I shall set myself an easy task, I thought, and just rattle off a Plant Collector on Schefflera septulosa for starters. But a quick check shows that I had already done that three years ago. It is the story of my life as the years of writing rack up. What caught my eyes and ears this week was to walk beneath a plant of the aforementioned schefflera and to hear the hum of hundreds of busy honey bees. The flowers are not spectacular and I must admit that, not being the world’s most observant person, I had not noticed them before. As we do not have any beehives around us, we are delighted to see such large populations of bees in residence. It is a sign that we are managing a good ecosystem for them.
The felling of mature native trees in urban locations, done in the name of “modern progress” and “economic gain” is big news at the moment. Sustained protests in Auckland have seen the Western Springs pohutukawa (6 large trees) saved from the motorway widening exercise and a reprieve for a mature kauri due to be felled to make way for an outside deck on a new house in the bush-clad suburb of Titirangi. The age of the kauri was declared at 500 years and immediately challenged by those who think any environmental protest undermines economic wealth. Honestly, it becomes academic as to whether it is 200 or 500 years old, but for somebody to describe it as being a “newbie” is just ignorant. It is a significant surviving tree in a rare remnant of forest which pre-dates European settlement. I cannot think that other developed countries – particularly the UK – would countenance a developer cutting down such notable trees.
I headed down to photograph our kauri in our park. It is a juvenile at a mere 65 years old but has achieved a remarkable stature in that time because it was planted in prime conditions without competition from other plants. It would be nice to think that it may survive many generations into the future. The botanical name is Agathis australis but it is usual in New Zealand to refer to these by their Maori name of kauri.
In the meantime, our own battle to save 23 mature pohutukawa on the river bank in our local town continues. The local authorities are less receptive and responsive than in Auckland. Indeed, the Auckland pohutukawa team sent down their banners, bunting and yarn bombing for us to use on our Waitara 23. They survived many weeks in Auckland without mishap but a mere 24 hours in Waitara before the engineer contracted to the Regional Council saw fit to rip them down, damaging many in the process. So much for the right to peaceful, democratic protest in Taranaki. The tattered and damaged “regalia” was eventually returned and will be hung again today as a reminder to the council that this issue is not going to die a quiet death.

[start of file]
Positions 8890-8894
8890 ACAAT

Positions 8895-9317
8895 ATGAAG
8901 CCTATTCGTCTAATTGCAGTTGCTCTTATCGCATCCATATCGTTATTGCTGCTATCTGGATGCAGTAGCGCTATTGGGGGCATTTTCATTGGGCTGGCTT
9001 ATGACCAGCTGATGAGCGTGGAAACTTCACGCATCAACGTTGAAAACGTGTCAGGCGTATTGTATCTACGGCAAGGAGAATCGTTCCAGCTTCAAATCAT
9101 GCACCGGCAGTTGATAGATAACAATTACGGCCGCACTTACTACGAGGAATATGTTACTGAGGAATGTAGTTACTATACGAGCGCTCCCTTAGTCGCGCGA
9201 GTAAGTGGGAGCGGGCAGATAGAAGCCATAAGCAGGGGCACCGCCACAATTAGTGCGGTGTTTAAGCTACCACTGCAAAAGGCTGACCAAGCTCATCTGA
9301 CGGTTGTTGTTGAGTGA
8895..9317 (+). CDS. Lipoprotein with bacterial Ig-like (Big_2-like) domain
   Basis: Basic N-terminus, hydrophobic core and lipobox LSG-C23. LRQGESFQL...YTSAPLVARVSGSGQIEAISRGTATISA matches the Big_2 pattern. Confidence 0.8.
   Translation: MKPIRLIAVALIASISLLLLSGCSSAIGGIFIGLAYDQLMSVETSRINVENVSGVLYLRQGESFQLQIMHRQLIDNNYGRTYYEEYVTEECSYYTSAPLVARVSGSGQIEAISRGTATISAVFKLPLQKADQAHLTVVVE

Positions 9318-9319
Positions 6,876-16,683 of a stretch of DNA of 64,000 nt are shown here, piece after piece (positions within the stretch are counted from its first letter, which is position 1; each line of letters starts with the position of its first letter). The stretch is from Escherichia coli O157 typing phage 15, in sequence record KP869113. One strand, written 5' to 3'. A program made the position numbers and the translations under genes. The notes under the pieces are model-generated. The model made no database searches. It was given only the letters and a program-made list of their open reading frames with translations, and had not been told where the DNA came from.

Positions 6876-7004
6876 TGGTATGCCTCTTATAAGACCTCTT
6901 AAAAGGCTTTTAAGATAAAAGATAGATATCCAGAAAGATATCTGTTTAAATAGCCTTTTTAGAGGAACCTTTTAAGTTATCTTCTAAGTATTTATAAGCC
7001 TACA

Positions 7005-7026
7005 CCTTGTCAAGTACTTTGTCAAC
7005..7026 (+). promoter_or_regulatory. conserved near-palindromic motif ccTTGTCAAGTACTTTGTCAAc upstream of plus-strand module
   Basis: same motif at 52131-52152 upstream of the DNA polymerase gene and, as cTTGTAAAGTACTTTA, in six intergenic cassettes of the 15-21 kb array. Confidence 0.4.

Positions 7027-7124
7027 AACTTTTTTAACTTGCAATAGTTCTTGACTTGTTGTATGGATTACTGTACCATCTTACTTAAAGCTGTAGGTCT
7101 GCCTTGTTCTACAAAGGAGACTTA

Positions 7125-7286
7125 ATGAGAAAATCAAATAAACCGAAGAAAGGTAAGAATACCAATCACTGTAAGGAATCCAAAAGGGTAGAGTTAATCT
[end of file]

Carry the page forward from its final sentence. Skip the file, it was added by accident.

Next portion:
If you feel like adding your voice, to tell the Taranaki Regional Council that felling mature native trees is not just a local issue and that people beyond are watching, please visit our on-line email campaign and add your voice. Numbers matter and your support will be much appreciated.
We are inching gently into autumn and the under-rated belladonnas are in bloom. I am looking at these with new respect and thinking that they may warrant bringing in from the roadside to some of the areas of naturalistic garden. I dislike the descriptor “naturalistic gardening”, which seems clumsy to my eyes, but it is more accurate than “wild gardening” which may suggest weedy chaos to some.
And finally, I leave you with Man, Planet Junior and Dogs this quiet Sunday morning – Mark heading over to his vegetable patch with a treasured implement from times past which he still uses on a regular basis.